After the dinner crowd clears at Lucy’s Retired Surfers Bar and Restaurant, the tables are moved to make room for the tipsy 20-somethings dancing to loud music while holding their beers and mixed drinks.
But by day, the late-night hot spot is a full-service restaurant complete with kid-friendly food options and even a special menu for dogs, which are welcomed to sit with owners on the patio.
General Manager Ryan Fairman said Lucy’s is every bit as much a family-friendly eatery as it is a bar.
But just like a bar, Lucy’s has to close its doors to the public on Sundays — a day that used to be one of its most profitable, Fairman said.
Up until July 2010, Lucy’s was opened seven days a week, offering a brunch menu on Sundays. But because alcohol sales exceeded food sales, Lucy’s was forced to shut down on Sundays.
Now Councilwoman C. Denise Marcelle is attempting to change the local ordinance to help restaurants like Lucy’s stay open on Sundays.
“It’s not very common that you have a full-service family-friendly restaurant that on weekend nights transforms into a nightlife scene,” Fairman said. “So at the end of the day we’re being penalized for about eight or nine hours of business we do throughout the week.”
The parish ordinance requires restaurants to serve 60 percent nonalcoholic goods in order to stay open on Sundays.
Fairman said Lucy’s was coming up just short of the quota.
Marcelle is proposing that restaurants only be required to sell 55 percent nonalcoholic goods, and hotel and motel restaurants would only have to meet a 50 percent quota.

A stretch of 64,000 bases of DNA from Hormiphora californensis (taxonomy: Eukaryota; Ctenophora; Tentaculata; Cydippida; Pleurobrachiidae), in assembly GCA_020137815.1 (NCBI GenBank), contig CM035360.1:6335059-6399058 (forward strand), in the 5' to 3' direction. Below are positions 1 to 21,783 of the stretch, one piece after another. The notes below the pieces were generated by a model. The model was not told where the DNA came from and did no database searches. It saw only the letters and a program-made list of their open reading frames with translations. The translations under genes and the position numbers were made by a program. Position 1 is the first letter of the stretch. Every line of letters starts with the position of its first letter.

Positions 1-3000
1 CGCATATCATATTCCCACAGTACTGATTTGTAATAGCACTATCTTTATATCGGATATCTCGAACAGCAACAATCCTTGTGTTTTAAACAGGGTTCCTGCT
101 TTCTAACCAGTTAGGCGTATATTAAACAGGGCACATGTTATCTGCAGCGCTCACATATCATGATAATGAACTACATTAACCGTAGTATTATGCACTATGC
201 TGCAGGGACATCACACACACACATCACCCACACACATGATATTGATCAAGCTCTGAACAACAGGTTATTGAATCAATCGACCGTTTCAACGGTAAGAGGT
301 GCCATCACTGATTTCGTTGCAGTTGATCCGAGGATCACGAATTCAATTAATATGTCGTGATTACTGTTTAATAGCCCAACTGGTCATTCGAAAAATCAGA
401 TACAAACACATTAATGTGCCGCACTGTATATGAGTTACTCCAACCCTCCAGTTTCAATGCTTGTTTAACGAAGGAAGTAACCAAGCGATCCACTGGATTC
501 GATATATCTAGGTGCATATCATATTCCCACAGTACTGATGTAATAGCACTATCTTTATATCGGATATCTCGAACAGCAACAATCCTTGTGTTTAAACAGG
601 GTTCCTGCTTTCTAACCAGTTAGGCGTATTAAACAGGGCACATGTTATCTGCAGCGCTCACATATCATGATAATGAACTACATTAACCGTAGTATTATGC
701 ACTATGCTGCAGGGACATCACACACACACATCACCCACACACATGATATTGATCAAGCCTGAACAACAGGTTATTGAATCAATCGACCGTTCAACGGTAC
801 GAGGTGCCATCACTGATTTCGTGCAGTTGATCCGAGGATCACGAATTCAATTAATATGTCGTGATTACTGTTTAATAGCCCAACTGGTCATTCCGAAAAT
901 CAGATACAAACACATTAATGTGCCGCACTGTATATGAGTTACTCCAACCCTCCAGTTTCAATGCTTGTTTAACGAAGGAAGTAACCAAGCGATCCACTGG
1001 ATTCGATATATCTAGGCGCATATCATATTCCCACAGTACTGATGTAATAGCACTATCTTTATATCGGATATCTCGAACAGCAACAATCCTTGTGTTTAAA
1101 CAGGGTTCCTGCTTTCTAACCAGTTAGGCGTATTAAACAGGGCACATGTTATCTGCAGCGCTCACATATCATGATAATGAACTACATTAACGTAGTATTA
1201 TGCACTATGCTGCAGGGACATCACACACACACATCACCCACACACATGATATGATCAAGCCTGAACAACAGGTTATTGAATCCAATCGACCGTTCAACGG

“I saw many restaurants not being able to meet the mark, and a lot of them ended up closing up,” Marcelle said. “If that business is not open, then we can’t expect them to earn revenues, and then the city-parish doesn’t get any tax revenue.”
Metro Council members will discuss a policy change Wednesday during a Finance and Executive Committee meeting. The full council is expected to vote on the proposition the following Wednesday.
The state requirement for restaurants to be open Sunday is for 50 percent of sales to be nonalcoholic, Marcelle said.
“We’re one of the few cities in the state with the 60-40 requirement,” she said. “All over the state, they are 50-50.”
Marcelle said she wants hotels to have the 50-50 quota because “their primary goal is to sell rooms, not to serve food or alcohol.”
She said she will also propose a new permit for special events that fall on Sundays — like the Super Bowl — that would allow businesses to pay the city to be open for the one-day occasion.
ABC Director Chris Cranford said sales quotas are intended to keep bars and clubs from operating on Sundays.
“We don’t want a business to say they’re operating as a restaurant, but when we check on a Sunday, they’re really operating as a bar room,” Cranford said.
But Fairman said the restrictions have hurt his business and his employees.
He said now he uses Sundays as a cleaning day for the store.
“I can’t tell you the amount of families and people in general who were all walking by that I had to turn away because I had to explain this kind of outdated Baton Rouge law,” he said.
He added the rule is a hindrance to downtown growth.
“They want to build up this downtown and bring in residential, and yet here you finally have some place that wants to be open, and then they pull the cord on us,” he said.